'It's a bit difficult to believe it's been almost four months since our last digital outing at FKOF Records - and eight months since the last physical instalment to our back catalogue. But we've not been slacking. Today, we're here to announce FKOFd057 and we're excited to bring another four digital releases and a record (finally!) to you before year end. But let's not get ahead of ourselves.
'057 takes us back to New Zealand (perhaps for the first time since 2016/17 and our material with Akcept's 025, Headland's 026 or Pugilist's 031?), and welcomes the mighty Ma Barka to the FKOF Records family. George and Dylan have been busy with building material over the last 18months and are creating an avid audience with their heavyweight music. FKOF Records' A&R maestro Olaf/ Korrupt has worked his magic once more and we've bagged four tunes we think summarise why Ma Barka are destined for greatness.
'FKOFd057 goes to 11 pretty quickly with EP opener 'Peeler'. Cavernous atmospherics - space for days - mix with tight percussion and stabby keys. And, a theme that'll continue across the release, the low end is concussive. Track two, 'Called It', strips things even further back to the beats, bass and space recipe we always look for. This one's a meditative roller if there ever was one. 'Slugger', unsurprisingly, is what you'd expect from the track title. It's brash and aggressive, and will be an overstimulating experience in front of the subs. Watch for this one. Last, but definitely not least, we have 'Fracture'. It feels like a departure from the 140 across the rest of the EP, slightly more frenetic than the other inclusions - but still provides the 'Ma Barka' experience you'll come to know.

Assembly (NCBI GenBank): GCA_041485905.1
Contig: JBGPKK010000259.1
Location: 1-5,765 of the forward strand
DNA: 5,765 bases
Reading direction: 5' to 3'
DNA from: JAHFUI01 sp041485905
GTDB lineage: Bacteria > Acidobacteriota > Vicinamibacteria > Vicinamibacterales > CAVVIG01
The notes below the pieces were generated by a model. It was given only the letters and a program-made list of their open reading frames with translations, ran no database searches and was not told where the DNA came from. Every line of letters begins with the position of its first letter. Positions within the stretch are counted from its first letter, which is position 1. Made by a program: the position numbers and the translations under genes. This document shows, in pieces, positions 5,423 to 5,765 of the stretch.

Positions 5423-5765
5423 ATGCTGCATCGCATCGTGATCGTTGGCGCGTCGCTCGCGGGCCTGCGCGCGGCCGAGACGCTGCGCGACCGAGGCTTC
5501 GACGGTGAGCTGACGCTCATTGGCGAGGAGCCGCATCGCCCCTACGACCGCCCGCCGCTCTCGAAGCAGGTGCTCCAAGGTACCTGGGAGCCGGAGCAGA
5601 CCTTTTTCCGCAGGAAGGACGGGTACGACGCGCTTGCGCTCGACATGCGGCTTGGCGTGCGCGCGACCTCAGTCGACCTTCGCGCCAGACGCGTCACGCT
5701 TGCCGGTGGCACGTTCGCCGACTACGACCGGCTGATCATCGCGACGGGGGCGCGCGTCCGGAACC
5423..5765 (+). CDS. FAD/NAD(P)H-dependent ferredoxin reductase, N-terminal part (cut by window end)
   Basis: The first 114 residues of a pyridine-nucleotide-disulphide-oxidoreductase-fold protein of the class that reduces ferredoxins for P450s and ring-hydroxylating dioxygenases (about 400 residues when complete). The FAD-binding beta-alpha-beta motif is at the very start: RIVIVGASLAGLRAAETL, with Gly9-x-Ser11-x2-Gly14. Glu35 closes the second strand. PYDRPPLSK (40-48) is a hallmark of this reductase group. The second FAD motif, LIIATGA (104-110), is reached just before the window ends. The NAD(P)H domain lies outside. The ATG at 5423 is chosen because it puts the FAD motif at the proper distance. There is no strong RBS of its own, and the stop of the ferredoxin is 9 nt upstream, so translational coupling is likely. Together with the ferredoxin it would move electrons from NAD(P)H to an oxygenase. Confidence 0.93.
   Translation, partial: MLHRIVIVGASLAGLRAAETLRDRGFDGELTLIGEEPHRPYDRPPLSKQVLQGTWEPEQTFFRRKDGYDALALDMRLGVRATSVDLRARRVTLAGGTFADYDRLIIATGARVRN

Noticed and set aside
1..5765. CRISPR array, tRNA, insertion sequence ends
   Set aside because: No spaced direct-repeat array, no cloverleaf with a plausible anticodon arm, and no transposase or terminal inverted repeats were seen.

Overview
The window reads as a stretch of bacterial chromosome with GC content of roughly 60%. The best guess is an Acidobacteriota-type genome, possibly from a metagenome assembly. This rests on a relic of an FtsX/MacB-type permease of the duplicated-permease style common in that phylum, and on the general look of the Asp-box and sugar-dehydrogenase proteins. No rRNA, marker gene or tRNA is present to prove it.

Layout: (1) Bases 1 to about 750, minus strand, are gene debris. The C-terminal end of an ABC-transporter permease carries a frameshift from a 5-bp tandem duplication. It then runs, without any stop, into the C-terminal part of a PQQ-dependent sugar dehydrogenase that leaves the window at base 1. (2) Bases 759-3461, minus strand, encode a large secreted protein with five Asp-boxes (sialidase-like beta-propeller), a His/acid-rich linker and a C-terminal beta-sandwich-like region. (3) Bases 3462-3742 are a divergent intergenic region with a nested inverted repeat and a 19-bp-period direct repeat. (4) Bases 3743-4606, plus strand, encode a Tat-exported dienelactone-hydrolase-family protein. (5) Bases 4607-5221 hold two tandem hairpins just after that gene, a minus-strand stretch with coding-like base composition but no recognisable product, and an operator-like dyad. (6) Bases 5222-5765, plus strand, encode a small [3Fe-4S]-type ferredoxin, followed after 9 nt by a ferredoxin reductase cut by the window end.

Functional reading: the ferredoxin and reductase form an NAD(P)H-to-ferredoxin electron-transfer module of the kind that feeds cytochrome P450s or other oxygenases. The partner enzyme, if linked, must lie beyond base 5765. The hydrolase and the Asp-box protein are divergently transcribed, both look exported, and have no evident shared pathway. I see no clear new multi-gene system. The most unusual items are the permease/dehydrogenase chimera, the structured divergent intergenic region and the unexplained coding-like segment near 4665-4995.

'All in all, Dylan and George are very much on the start of their journey. At the time of writing, they've not yet broken the 150 follower figure on SoundCloud. But that's not going to stay static for much longer. Christchurch has been deservedly known for fostering incredible bass-forward music, and Ma Barka are quickly starting to follow in the footsteps of NZ's sound system forefathers.'